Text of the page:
While Beijing didn’t care who won, the billions South Sudan was hoping for now had one string attached: stability. Behind the scenes, Chinese diplomats became key players in facilitating a 2015 deal to cease fighting and establish a transitional government. Economic growth and stability was as imperative for South Sudan, as it was for China, and Chinese diplomats thought dangling new investments as a carrot would work. But in a situation that echoes Western peace brokers elsewhere, China underestimated the complexity of the conflict and the deeply rooted distrust between warring parties.

Just a few months after the deal was reached, rebels took over the oil fields. Mass atrocities ensued. Tens of thousands were killed, and more than a million became refugees, helping make South Sudan home to the biggest refugee crisis in Africa today.

Beijing had wielded its leverage too lightly. From the beginning, as Casie Copeland, a senior South Sudan analyst for the International Crisis Group, told me, China’s “interest was in the oil fields and not necessarily in ending the conflict.”

Although it could have fully leveraged its clout with little risk to its own economy, Beijing quickly took the backseat. African problems, Beijing said, need African solutions, and thus it defers to the African Union and the Intergovernmental Authority on Development, which have become the conflict’s main mediators. Just this month, for example, China’s representative to the United Nations said it was following the African mediators’ lead when it abstained from voting on an arms embargo.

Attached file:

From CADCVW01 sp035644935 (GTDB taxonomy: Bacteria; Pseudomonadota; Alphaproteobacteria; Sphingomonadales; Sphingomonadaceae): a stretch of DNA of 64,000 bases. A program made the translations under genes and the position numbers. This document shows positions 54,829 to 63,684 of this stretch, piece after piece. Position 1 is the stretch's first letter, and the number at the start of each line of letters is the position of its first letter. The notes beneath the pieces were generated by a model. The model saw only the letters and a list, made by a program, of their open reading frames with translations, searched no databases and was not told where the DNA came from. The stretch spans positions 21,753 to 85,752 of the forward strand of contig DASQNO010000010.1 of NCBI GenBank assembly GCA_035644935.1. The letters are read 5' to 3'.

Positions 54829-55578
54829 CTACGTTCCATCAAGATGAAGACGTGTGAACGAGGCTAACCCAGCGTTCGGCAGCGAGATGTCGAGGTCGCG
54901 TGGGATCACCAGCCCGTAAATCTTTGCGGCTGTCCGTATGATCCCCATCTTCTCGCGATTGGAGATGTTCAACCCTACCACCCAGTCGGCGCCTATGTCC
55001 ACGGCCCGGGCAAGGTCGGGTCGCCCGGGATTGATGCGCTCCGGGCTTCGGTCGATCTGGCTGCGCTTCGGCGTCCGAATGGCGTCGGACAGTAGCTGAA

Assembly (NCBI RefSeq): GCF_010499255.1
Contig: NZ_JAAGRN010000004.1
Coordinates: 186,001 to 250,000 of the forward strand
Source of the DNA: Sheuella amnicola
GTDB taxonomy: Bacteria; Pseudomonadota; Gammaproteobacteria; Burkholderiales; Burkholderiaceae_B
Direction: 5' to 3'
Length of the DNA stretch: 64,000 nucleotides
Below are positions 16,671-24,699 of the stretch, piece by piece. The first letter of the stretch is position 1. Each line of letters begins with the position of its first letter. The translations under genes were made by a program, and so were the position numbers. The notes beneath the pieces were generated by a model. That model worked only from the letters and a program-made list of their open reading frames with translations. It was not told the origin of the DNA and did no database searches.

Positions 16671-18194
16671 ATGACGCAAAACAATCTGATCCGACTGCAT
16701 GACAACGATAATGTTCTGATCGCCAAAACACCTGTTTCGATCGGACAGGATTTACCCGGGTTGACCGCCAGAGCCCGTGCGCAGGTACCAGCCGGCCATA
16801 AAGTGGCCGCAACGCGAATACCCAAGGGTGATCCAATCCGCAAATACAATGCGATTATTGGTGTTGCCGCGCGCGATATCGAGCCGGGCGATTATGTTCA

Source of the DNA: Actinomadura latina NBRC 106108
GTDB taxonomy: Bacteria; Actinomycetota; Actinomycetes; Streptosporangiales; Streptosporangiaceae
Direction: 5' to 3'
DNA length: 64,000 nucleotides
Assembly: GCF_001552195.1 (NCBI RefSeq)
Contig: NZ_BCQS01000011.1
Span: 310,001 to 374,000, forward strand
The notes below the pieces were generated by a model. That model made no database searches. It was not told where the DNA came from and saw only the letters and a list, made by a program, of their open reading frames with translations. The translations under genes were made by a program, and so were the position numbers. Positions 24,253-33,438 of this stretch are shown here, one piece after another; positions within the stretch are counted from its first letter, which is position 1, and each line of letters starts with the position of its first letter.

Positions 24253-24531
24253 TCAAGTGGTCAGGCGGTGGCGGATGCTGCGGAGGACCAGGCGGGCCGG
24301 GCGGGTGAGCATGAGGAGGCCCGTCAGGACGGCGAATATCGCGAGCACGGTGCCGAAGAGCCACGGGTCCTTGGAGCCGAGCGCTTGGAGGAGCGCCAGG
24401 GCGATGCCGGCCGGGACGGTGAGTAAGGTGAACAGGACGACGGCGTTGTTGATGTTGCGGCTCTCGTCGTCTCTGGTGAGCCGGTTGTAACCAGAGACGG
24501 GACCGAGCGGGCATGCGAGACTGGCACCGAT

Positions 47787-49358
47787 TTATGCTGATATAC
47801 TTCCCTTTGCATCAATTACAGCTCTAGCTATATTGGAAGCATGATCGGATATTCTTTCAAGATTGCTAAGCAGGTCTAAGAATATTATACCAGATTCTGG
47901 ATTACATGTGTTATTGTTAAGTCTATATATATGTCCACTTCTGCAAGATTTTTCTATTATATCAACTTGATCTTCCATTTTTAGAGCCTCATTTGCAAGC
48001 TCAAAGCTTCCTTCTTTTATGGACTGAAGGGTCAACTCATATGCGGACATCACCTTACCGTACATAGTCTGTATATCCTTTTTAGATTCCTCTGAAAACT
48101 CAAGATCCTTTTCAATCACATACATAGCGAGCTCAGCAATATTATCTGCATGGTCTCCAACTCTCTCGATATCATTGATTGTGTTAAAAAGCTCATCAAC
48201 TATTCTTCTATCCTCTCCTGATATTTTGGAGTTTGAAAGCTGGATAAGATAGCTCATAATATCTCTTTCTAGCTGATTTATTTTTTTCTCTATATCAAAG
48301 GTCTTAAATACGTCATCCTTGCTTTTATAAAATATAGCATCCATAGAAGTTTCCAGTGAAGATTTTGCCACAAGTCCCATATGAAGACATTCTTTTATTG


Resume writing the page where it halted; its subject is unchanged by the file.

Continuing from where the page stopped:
This summer, negotiations between the warring parties moved forward toward a peace deal that would establish a “permanent” ceasefire and a new government helmed by President Kiir. Whether it will bring real peace is uncertain, but looking back at China’s involvement, it is clear that South Sudan can only serve Beijing as a lesson in foreign policy: If it wants to lead, then only bold steps lead to bold results.

So far however, a timid approach has remained Beijing’s foreign policy norm, including with North Korea, where China wields significant influence, and with Myanmar, where China has helped broker talks between the government and rebel groups.

In South Sudan, this has caused palpable frustration. When I visited in April, ministries and officials that used to be accessible to journalists declined to comment. The Chinese embassy declined comment over the phone as well.

The China National Petroleum Corporation had moved from its previous location, but nobody seemed to know where. We found it behind a thick, three-meter-high wall without any signage. Security guards briefly entertained me, curious about the European speaking some Chinese. If I could go to Sudan, they said, my chances for an interview would be slightly higher — all higher-ranking officials had moved to the Sudanese capital Khartoum.

That neither side was willing to talk to journalists “tells you a lot,” an analyst who has spent several years focusing on South Sudan told me. “Before, they were quite eager to communicate, because at least the investments were one positive thing they could talk about. And now, it seems they got nothing good to say about each other anymore.”

From China’s point of view, it is still supporting humanitarian affairs in South Sudan — the construction of a new hospital wing, China’s largest contingent of U.N. peacekeeping troops and substantial aid. But that hasn’t alleviated the discernible anger locals feel over China’s failure to fully throw its weight behind peace.

One man from Unity state, where China has some of its biggest oil investments, said that he used to drive his white Toyota pickup truck around his cattle farm and every once in a while, see a Chinese worker. “We don’t understand what they are doing, why they still want the oil,” he said. He now lives in a camp for those displaced by the war, surrounded by razor wire, and struggles to feed his three children. “Look around here: The people are dying. How can they care about the oil?”

This was produced by The WorldPost, a partnership of the Berggruen Institute and The Washington Post, and supported by a fellowship from the International Women’s Media Foundation